Sunday, 17 June 2007

Iran condemns knighthood for Sir Salman Rushdie


Iran has today condemned the decision to confer a knighthood on Sir Salman Rushdie, the Booker Prize winning author of "The Satanic Verses". It was the publication, in 1989, of this controversial novel which prompted Ayatollah Ruhollah Khomeini to issue a "Fatwa" (death warrant) against the Indian-born, Rugby and Cambridge educated British citizen, forcing him to spend almost a decade in hiding.

Iran formally revoked the fatwa in 1998 however some Islamic clerics maintain that it is irrevocable and have urged their followers to kill Rushdie.

Speaking earlier today, Iranian spokesman Mohammad Ali Hosseini declared that "Honouring and commending an apostate and hated figure will definitely put the British officials in (a position) of confrontation with Islamic societies."

Hosseini continued: "Giving a badge to one of the most hated figures in Islamic society is basically an obvious example of fighting against Islam by high-ranking British officials."

Whilst I have no particular interest in Sir Salman's novels I am pleased to see him honoured as his knighthood demonstrates that whilst honouring our own we will not be intimidated or influenced by outside political pressures.

It is of course ludicrous to claim that this honour is "an obvious example of fighting against Islam by high-ranking British officials." Were this true we would not have seen a 2005 knighthood bestowed by The Queen upon Sir Iqbal Sacranie, Secretary General of the Muslim Council of Britain, described by The Guardian as the "Most Influential Muslim in the UK".

Rather than criticise the British government, Iran should congratulate Britain for having recently raised a number of British Muslims to the highest ranks of British Society as members of the House of Lords. These include Lord Ahmed of Rotherham, the first Muslim peer; Lord Patel of Blackburn, leader of the British Hajj Delegation; Baroness Falkner of Margravine; and Baroness Uddin of Bethnal Green.

Of course this incident does give rise to the question: Which is the greater honour? To have received a Fatwa or a Knighthood? Certainly in the case of Sir Salman both are badges of distinction, one demonstrating his commitment to freedom of speech and freedom of expression and the other acknowledging his contribution to literature.

A hearty congratulations to Sir Salman Rushdie, Knight Bachelor.

4 comments:

Anonymous said...

"I am pleased to see him honoured as his knighthood demonstrates that whilst honouring our own we will not be intimidated or influenced by outside political pressures." That is your opinion, I see it as being a politically motivated recognition. Contrasting views, in deed.

"It is of course ludicrous to claim that this honour is "an obvious example of fighting against Islam by high-ranking British officials." Were this true..." Ludicrous? I wouldn't go that far. Rushdie insulted many individuals with his writings - is it not then justifiable to make such a statement, if an individual's work, which many find rather preposterous in its insinuations, is commended in such a way?

Rushdie is a self-obsessed egomaniac - why add fuel to the fire?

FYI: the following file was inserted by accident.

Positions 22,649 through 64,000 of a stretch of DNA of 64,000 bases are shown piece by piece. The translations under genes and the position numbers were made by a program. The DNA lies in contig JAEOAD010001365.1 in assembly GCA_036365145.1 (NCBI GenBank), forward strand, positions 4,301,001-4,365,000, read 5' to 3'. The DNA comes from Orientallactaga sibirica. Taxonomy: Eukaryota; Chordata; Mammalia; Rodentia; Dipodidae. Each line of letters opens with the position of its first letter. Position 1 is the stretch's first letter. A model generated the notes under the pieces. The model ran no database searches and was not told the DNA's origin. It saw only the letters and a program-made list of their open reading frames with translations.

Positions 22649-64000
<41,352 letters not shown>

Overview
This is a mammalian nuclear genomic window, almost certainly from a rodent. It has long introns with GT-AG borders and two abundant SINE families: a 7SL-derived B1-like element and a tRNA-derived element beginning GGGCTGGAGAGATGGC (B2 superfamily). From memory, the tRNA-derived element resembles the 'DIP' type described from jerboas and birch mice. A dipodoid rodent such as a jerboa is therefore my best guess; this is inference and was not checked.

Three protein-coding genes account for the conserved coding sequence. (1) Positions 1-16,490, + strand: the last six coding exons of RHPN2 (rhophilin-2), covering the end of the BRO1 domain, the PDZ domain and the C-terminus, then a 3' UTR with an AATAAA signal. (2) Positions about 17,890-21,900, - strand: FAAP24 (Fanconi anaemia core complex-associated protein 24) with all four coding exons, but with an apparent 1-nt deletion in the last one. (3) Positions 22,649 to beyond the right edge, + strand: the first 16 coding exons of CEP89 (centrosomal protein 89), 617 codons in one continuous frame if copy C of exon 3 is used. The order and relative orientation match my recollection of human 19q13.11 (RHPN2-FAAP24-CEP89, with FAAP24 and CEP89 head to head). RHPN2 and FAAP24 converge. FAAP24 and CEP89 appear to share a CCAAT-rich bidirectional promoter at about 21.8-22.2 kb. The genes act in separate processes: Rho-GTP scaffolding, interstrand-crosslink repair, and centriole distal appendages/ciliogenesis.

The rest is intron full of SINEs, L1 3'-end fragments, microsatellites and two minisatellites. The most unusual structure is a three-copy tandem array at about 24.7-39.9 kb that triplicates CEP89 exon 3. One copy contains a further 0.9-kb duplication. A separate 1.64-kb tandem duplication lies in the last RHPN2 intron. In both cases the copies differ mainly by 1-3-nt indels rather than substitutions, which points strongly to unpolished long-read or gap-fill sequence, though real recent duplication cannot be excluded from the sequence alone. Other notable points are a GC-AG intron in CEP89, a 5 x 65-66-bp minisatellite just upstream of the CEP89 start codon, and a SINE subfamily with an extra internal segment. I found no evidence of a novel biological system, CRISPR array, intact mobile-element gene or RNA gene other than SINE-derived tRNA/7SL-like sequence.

Neil Welton said...

What a marvellous blog Rafal. I read it quite often. You have been born with a wonderful brain. I rather enjoy delving into it. Make sure that you do thank your parents the next time you see them - on my behalf, of course.

Now to the point at hand.

Anonymous - I rather like "self-obsessed egomaniacs". They add a certain colour to life. A certain sparkle. Sadly, this is quite unlike people who post anonymously who, in the main, are as dull as ditch water with the intellectual abilities to match. I think you will find it is called cowardice. A most unfortunate streak in a "man" - rather like jealousy.

I am "insulted" weekly for what I believe. No death threats yet but, no doubt, that will be next. I am therefore surprised that anybody in Britain would seek not to defend Rushdie.

Now don't get me wrong. I happen to believe that what Sir Salman writes is drivel. It does not interest or inspire me in the slightest. Yet, rather like The News of the World, I tolerate it. For I have the maturity to understand that in such an intellectually diverse society there is a need for drivel. I therefore support Sir Salman's right to print drivel. His opportunity to be knighted for printing drivel. Why not add fuel to Salman's fire? The last time he did so it was most revealing about the state of our inner cities.

Young Fogey said...

Dear anonymous, given Rushdie's numerous literary awards I think some might have felt that his state honour was long overdue. (As I have said before, I have no particular interest in Sir Salman's writings and I am in no position to provide my own view on their literary merit; I merely acknowledge the praise and recognition of his peers).

I note that your selective quotation ends just prior to the list of devout British muslims who have been honoured by the Crown. Surely the fact that they were honoured demonstrate that there is no anti-muslim agenda at play here.

Dear Neil,

Thank you for your kind words of encouragement!

Anonymous said...

Rafal - interesting blog you've got here!

I'd just like to make a contribution:
The British are known to be tolerant and, as such, I will tolerate Rushdie's knighthood.
Nothing more, nothing less.

I am not what one would call a fan (Neil, I share your opinion in thinking he writes "drivel"), but I see no reason in bickering over it.

Whether it is a "politically motivated recognition" or not makes no difference to me.

He's been knighted - good for him!